The project will create 100 metres of hedge for the important tasks of providing food and shelter for wildlife, addressing carbon emissions, air quality and biodiversity loss.
Date: 15 October 2020
All students from the School of Art, Architecture and Design are welcome to join the socially distanced planting event, which will take place on 25 November 2020, with first-year Architecture students particularly encouraged. As Siân Moxon, senior lecturer in Architecture, says, “We want every first-year student to plant a tree at the start of their studies, as part of acknowledging and taking responsibility for their own ecological footprint, before learning to influence others’ lifestyles through sustainable design of buildings.”
The project will create 100 metres of hedge with a mixture of tree species including hawthorn, rowan, blackthorn, silver birch, hazel and common oak, for the important tasks of providing food and shelter for wildlife, addressing carbon emissions, air quality and biodiversity loss.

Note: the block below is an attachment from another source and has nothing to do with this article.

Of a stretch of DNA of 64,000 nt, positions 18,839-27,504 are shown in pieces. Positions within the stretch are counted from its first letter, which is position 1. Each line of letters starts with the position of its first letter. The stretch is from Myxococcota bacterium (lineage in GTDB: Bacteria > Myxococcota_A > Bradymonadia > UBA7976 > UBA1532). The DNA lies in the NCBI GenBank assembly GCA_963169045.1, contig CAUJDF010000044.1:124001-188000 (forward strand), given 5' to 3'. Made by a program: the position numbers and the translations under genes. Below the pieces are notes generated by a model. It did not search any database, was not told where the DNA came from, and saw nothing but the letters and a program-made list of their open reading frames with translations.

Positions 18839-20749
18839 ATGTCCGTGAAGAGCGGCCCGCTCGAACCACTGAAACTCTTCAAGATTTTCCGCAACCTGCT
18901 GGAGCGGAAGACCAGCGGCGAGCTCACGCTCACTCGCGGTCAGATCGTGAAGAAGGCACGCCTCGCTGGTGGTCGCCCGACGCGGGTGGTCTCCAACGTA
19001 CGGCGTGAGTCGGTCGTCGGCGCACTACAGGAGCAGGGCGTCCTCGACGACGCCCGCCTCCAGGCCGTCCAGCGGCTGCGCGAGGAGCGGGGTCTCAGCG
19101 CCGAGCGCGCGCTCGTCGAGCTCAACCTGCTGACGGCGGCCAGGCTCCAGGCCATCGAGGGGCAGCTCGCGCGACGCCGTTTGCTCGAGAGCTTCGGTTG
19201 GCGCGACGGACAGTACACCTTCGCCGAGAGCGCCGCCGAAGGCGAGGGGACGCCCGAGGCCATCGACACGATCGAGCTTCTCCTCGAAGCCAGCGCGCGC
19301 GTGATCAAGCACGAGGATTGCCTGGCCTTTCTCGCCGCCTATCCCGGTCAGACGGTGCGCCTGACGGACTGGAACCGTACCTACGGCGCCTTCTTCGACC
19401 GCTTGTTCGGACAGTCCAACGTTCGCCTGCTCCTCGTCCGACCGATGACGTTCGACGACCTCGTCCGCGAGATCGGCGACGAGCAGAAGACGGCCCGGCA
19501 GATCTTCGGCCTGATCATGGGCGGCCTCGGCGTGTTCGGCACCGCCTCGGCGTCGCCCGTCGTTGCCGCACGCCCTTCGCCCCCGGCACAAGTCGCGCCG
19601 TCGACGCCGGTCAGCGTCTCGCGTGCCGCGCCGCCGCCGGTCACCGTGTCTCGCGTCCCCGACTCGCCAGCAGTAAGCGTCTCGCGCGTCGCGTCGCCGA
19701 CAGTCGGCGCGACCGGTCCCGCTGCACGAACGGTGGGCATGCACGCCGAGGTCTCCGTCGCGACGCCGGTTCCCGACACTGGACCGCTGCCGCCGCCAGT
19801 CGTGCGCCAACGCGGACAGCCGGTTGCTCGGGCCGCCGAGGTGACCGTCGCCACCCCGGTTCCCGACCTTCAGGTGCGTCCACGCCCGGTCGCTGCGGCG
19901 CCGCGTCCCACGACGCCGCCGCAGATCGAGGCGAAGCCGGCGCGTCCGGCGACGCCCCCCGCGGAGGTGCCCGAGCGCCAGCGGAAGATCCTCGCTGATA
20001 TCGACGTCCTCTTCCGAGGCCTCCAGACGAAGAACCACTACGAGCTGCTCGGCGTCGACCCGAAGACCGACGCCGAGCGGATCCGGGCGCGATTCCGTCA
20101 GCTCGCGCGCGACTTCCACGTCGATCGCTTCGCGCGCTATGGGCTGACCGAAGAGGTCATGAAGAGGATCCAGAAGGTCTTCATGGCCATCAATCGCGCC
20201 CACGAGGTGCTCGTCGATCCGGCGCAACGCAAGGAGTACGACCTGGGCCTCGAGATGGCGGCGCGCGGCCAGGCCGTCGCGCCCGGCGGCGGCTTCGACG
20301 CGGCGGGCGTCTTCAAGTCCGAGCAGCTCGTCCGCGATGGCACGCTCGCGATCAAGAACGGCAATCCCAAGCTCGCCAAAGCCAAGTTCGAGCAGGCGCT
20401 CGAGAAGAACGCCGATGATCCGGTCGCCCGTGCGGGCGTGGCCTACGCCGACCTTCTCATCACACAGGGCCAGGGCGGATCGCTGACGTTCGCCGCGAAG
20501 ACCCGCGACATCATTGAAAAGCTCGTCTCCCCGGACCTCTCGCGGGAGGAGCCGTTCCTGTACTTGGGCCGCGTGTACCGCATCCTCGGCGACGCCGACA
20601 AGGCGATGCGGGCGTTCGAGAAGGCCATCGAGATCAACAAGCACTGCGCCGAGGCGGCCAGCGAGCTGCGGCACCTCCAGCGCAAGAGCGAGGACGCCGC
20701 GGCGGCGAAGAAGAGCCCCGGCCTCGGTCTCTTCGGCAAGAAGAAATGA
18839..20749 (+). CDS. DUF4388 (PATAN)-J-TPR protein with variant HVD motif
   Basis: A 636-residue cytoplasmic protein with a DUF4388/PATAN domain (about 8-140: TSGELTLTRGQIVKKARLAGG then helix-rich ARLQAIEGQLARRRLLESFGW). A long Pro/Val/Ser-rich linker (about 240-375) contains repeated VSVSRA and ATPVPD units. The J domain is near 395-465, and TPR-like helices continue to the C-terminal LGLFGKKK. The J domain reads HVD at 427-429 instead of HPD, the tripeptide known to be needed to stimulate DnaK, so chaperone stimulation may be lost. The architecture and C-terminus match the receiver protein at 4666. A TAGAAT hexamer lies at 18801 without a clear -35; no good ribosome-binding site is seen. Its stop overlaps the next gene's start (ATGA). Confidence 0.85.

This comes as part of the University’s commitment to addressing the environmental challenges facing the capital city through the London Met Lab, as well as the work of the School to ‘rewild’ urban areas through its Cities research group.
The School has a proud history of delivering proactive environmental initiatives, such as the announcement of Architecture Education Declares (AED) in 2019, which its students helped to launch. The AED manifesto builds environmentalism into the School’s education practice, stating that solutions to the ecological crisis we face are rooted in good architecture and design.
It introduces the idea of what it means to be a responsible designer early, by asking students to produce a personal ecological diary at the beginning of their studies. Between foundation and fifth year, and on into postgraduate research, students are encouraged to use various tools to measure environmental impact, both in precedents and their own designs, with increasing depth and independence. Thus, they are encouraged to develop an ideological position in relation to the impact of social, political and technological conditions on environmental design.
The tree-planting event builds on the University’s ongoing relationship with Mudchute City Farm, where the School holds an annual technology workshop for its Architecture students.